What is VIN?

  • Dec 28th, 2020
  • 4 min read
What is VIN?

VIN is the abbreviation for Vehicle Identification Number. Each manufactured car has a unique identification number. To put it in other words, VIN for cars is the same as the national identification number for every citizen.

Since 1981 there was no accepted standard for the VIN numbers in the automotive industry. Different manufacturers used different formats. However, in 1981 all sold road vehicles must have had a 17-symbol long VIN number with the absence of the letters O(o), I(i), and Q(q) to avoid confusion with numbers 0, 1, and 9.

There are exceptions in some markets of the world. For instance, cars made for the Japanese domestic market have different markings to identify unique cars. In Japan, frame numbers are being used to the present day. The major difference between the two is that frame numbers use 9 to 12 alphanumeric characters.

Why cars need VIN?

The purpose of the VIN number is to separate unique cars apart. It works similarly to personal health records where doctors can observe the history of each patient. Same story with cars here. 

With the vehicle identification number, state authorities can verify, whether the car was written off at some point, or not. VINs are also used to process vehicle recalls. Since all cars have unique identification it is also possible to check the history of each particular car. It is extremely important to do it before buying a used car.

The used cars’ market is full of secrets and sometimes vehicles might have irresponsible owners. Missed service schedules is one thing, but some sellers don’t tell the truth about the history of accidents the car had.

A 17-character long VIN number can reveal what life the car has been through. That information may be valuable both for the buyer and the seller. If the car had good historical records, the selling price may be higher. However, cars with bad accidents history and clocked odometer should be avoided by any means.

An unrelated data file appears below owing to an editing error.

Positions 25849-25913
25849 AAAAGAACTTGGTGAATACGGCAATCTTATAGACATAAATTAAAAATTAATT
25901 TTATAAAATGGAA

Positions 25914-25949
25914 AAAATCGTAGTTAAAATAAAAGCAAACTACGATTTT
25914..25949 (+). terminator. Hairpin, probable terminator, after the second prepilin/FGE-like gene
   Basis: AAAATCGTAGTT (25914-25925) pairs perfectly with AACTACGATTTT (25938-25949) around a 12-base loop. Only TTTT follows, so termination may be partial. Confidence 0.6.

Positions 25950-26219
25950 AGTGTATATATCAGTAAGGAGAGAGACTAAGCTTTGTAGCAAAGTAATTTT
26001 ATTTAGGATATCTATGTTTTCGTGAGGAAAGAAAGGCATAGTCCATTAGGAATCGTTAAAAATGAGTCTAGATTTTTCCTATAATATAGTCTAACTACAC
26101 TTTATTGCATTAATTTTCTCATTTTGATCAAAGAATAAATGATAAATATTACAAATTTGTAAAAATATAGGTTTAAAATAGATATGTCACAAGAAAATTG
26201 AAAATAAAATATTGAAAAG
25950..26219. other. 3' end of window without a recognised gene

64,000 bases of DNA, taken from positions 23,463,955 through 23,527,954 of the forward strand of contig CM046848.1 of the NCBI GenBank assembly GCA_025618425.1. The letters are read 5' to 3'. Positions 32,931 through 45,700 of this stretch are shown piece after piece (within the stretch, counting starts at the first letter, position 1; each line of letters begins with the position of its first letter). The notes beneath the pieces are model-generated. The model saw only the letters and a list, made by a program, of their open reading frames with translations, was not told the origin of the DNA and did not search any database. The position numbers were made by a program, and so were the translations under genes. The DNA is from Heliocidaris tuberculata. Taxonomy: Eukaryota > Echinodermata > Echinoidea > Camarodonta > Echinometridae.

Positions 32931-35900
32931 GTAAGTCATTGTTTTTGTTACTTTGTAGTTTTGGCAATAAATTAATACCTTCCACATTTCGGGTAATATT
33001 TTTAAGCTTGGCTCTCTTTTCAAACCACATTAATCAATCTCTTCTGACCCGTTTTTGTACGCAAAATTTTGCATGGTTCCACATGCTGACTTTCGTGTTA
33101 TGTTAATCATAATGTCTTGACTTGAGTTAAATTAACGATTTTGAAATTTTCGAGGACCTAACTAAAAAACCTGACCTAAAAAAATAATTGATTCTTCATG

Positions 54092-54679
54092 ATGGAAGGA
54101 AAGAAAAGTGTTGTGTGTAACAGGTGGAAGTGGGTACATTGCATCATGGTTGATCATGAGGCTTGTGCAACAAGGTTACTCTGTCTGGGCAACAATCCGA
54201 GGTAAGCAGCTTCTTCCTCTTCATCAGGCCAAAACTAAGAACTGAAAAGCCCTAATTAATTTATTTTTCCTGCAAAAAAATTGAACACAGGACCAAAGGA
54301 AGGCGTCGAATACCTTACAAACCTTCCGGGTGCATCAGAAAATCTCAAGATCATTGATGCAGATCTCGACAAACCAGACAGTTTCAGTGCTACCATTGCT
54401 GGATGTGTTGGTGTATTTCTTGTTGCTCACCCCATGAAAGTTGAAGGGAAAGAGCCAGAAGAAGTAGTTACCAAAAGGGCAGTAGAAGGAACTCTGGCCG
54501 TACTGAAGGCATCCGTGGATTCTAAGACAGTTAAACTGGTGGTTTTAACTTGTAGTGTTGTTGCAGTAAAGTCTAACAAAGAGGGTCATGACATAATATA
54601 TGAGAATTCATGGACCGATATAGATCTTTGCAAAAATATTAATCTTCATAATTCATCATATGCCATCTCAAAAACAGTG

Where to find VIN?

A VIN for a specific vehicle is placed in several areas. It is important to check all the VIN numbers on a particular car. All numbers of one car must be exactly the same.

Two easiest way to find a VIN number is to look at the documents (the title of the car) or either check the lower driver’s side corner for the windshield. 

The vehicle identification number is also embossed on the body of the car. It is usually covered with some body panels. A 17-character long alphanumeric string can be seen on the lower part of the B pillar when the driver’s door is opened.

VIN number may also be embossed in the engine bay, on the floor in the trunk area, or even on the engine block.

How to read VIN?

It is nearly impossible to understand the meaning of each VIN code without online decoding tools. But actually, a 17-character long VIN number has a meaning. In this alphanumeric string, there is a lot of different information.

For example, the first symbol reveals where the vehicle was originally built. While the last six digits provide just the serial number of a particular car. For manufacturers or official car dealers, these numbers can say a lot more.

Here is how to read the VIN number:

  • 1st character: where the car was assembled
  • 2nd and 3rd characters: manufacturer of the car
  • 4th to 8th characters: vehicle brand, engine type, and the engine number
  • 9th character: security number that validates the whole VIN
  • 10th character: model year of a specific car
  • 11th character: which assembly plant was the car manufactured in
  • 12th to 17th characters: serial number of a car

Full decoded information is available in each CheckCarDNA vehicle history report.

How to check VIN?

Checking the VIN is really easy and can be done in a few simple steps. Just fill in the VIN number to the CheckCarDNA search bar and hit GET INFO.

A few moments later you might access all the valuable information about the used car you are looking to buy or sell. Since a VIN number can reveal the history of a car it is a smart move to do that even before inspecting the car in a workshop.